Veterans of Foreign Wars Post 1760 was chartered in Mesa, Arizona on November 19, 1929. Then known as Geronimo Post 1760 (under a different namesake) the newly formed charter elected their first post commander to be, James E. Coberly. The initial years for the Post progress was slow and had low interest.
A few years later in 1936 another well organized effort was made for the post, this time under the commandership of Merlin Shumway. It was under Commander Shumway’s administration that the namesake for Post 1760 was changed to Dode Morris in honor of Joseph Smith Morris, who was better known locally as “Dode” in the area (pronounced ‘doh-dih’). At the time it was believed Dode was the first citizen of Mesa killed in action during World War I, thus renaming Post 1760 with him as the namesake. This was in fact false as another Mesa veteran, Marion E. Rogers was killed in action 17 days before. Regardless of who was killed in action first, both those men and 4 other Mesa veterans made the supreme sacrifice for our country in the Great War.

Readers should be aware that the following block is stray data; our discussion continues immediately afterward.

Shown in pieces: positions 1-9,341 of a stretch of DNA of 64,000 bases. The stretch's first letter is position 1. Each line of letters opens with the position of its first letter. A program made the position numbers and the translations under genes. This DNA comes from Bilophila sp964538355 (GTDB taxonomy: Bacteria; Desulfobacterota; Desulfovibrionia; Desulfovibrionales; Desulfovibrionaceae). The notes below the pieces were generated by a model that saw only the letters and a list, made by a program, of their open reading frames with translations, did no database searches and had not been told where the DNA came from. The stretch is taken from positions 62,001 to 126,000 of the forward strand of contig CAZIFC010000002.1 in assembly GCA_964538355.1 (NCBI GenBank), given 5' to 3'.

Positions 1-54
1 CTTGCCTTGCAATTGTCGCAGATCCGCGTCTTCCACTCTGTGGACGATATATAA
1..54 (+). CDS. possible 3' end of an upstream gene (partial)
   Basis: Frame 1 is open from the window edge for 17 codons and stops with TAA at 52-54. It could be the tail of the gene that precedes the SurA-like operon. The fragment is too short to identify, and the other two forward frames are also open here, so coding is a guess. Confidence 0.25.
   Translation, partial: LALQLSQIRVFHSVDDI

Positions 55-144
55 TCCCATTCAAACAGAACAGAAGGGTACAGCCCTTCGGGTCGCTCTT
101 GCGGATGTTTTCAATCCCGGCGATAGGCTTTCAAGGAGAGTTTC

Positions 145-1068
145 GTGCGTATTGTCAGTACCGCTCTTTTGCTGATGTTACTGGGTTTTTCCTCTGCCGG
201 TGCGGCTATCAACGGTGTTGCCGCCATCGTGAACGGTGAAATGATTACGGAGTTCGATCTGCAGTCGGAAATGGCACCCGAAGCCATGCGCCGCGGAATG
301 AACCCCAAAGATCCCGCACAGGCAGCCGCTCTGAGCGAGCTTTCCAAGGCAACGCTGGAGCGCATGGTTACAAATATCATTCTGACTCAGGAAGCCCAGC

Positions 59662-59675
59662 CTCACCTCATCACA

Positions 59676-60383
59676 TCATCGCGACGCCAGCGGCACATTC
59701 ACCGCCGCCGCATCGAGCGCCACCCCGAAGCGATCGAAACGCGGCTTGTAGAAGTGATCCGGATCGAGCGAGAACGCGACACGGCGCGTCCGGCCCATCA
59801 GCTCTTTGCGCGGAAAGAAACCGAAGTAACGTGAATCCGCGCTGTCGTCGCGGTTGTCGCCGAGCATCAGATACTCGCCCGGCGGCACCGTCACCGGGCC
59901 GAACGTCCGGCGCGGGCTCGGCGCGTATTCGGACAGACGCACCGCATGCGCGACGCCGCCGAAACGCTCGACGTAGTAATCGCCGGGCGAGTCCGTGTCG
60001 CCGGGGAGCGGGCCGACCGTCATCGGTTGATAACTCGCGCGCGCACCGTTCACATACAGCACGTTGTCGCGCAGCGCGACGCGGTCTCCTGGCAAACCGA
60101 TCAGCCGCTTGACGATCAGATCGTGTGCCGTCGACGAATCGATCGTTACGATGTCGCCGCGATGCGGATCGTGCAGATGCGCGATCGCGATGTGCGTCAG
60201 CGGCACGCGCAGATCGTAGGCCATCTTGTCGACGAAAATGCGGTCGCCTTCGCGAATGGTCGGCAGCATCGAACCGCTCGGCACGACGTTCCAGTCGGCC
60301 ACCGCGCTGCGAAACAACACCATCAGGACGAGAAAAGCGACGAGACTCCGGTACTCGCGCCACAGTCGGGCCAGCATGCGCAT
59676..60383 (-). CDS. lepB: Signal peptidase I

Through the beginning years Post 1760 held meetings in schools, churches, homes of members or any place where the members could congregate. In 1946, Post 1760 leased the basement of the Passey-Gurtler building on W. Main. This was the first regular meeting place since the founding in 1929.
Then in 1948, Post 1760 bought the property on the northeast corner of 1st Avenue and S. Macdonald. In 1951 construction was started on a hall adjacent to the main building. And officially the Post paid off their mortgage and celebrated with a “Mortgage Burning Ceremony” on March 17, 1956. Post 1760 resides in the very same building you see and visit today as a result of many years of work by the entire membership of Post 1760.
Moving forward, Post 1760 has remained active long enough to now be one of the five oldest VFW Posts in the state of Arizona.